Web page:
Mazda 757 #202 – Spark

1986 Mazda 757
Pilots: M. Galvin, D. Kennedy, P. Dieudonné
Team: Mazdaspeed Co. Ltd
Race: 7th overall (1st GTP class) at Le Mans in 1987
Spark - S0641 (resin) 

Published 03/09/19

In 1983 Mazda started an in-house prototype program, aiming at the 24 Hours of Le Mans. But even though investing a lot in the project, Mazda was not gaining the expected results. So in 1985 Mazda asked British Nigel Stroud to design a new Group C/GTP car for the 1986 season. Based on the previous 737C, Stroud used an aluminum monocoque with inboard suspension systems. That way the ground effect tunnels were as free of obstructions as possible. But the heart of the car, as always, was the rotary engine. The 757 used the new 13G R3 engine, a rotary with three rotors and a displacement of 1962 cm³. Rated at 450 hp, it was mounted amidships in a steel subframe, which also supported the five-speed gearbox. The body consisted of composed carbon fiber panels to enhance air flow.

Kind of 956-esque from this angle, ain’t it?

Chassis #003 debuted at Silverstone in May of 1986, and did a few races around Europe. At La Sarthe it started back in 29th in the grid and retired with gearbox problems on the 137th lap. For 1987 the car was completely overhauled, with the reliability issues corrected. With better aerodynamics, car #202 managed a 7th place overall and first in class. For the 1988 race Mazda replaced the 757 with the 767. Mazdaspeed had two 767 at Le Mans, with a lone 757 as support. However, the 757 finished ahead of the newer cars, winning again the GTP class.

Not an overall winner, however #202 won its class – solid result.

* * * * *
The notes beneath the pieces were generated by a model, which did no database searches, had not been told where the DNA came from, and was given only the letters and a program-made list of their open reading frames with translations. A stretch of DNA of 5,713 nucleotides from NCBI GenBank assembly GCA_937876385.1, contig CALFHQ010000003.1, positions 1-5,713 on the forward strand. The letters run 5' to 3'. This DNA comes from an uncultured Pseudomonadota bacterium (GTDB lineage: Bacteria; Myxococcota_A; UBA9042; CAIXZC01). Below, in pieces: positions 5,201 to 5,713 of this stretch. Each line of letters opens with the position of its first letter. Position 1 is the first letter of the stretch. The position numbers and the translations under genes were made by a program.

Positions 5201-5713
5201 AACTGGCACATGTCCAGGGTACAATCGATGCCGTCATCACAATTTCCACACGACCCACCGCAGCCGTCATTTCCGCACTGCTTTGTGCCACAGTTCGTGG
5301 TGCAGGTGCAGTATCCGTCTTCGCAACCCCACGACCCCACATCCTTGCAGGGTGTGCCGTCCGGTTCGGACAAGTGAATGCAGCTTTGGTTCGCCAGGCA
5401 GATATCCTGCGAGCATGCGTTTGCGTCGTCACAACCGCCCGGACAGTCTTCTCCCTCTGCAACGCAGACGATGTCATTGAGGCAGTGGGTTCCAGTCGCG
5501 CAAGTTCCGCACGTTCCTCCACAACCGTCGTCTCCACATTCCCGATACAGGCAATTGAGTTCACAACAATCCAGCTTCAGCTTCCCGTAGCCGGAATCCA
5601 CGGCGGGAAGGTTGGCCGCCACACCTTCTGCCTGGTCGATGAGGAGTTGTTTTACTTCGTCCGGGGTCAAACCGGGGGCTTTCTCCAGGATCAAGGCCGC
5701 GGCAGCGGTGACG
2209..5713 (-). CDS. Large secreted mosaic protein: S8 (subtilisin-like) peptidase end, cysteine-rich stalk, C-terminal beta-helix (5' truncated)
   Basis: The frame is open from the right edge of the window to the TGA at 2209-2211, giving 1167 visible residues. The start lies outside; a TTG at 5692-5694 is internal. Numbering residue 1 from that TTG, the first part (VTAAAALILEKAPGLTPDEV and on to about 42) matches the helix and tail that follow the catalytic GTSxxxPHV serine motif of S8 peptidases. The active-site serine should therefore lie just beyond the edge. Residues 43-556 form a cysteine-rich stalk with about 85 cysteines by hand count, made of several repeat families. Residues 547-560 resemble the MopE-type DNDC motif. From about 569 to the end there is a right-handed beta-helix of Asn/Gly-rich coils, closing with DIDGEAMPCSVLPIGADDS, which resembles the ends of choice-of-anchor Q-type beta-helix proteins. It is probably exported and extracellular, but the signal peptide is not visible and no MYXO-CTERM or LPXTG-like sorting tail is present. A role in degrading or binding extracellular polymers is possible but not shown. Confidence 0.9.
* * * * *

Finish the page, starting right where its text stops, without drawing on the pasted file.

Mazda was the first Japanese manufacturer to win Le Mans, in 1991. That was the first and last time a rotary engine won the race, and I really admire Mazda for the feat. After all, they started the effort in 1981 with a RX-7. By 1983 they got really serious and had a full-blown prototype car, the 717C. In the end their perseverance paid off, when 10 years later the 787B crossed that finish line screaming. I’m not a particular fan of rotary engines, but I do appreciate Mazda for walking a different road. That said, this is my second Wankel-engined car.

Ah, those wheels… They look solid.

BUT, I’m a bit disappointed. Though I’m admittedly a Spark fanboy, this one stressed my faith. As a model goes it’s a bit simplistic, and just look at the (solid?) wheels… The car is definitely not a model for everyone, but may appeal to the Le Mans (or Wankel) nut. However, in my eyes it doesn’t have the regular Spark-awesomeness. I expected a little bit more.

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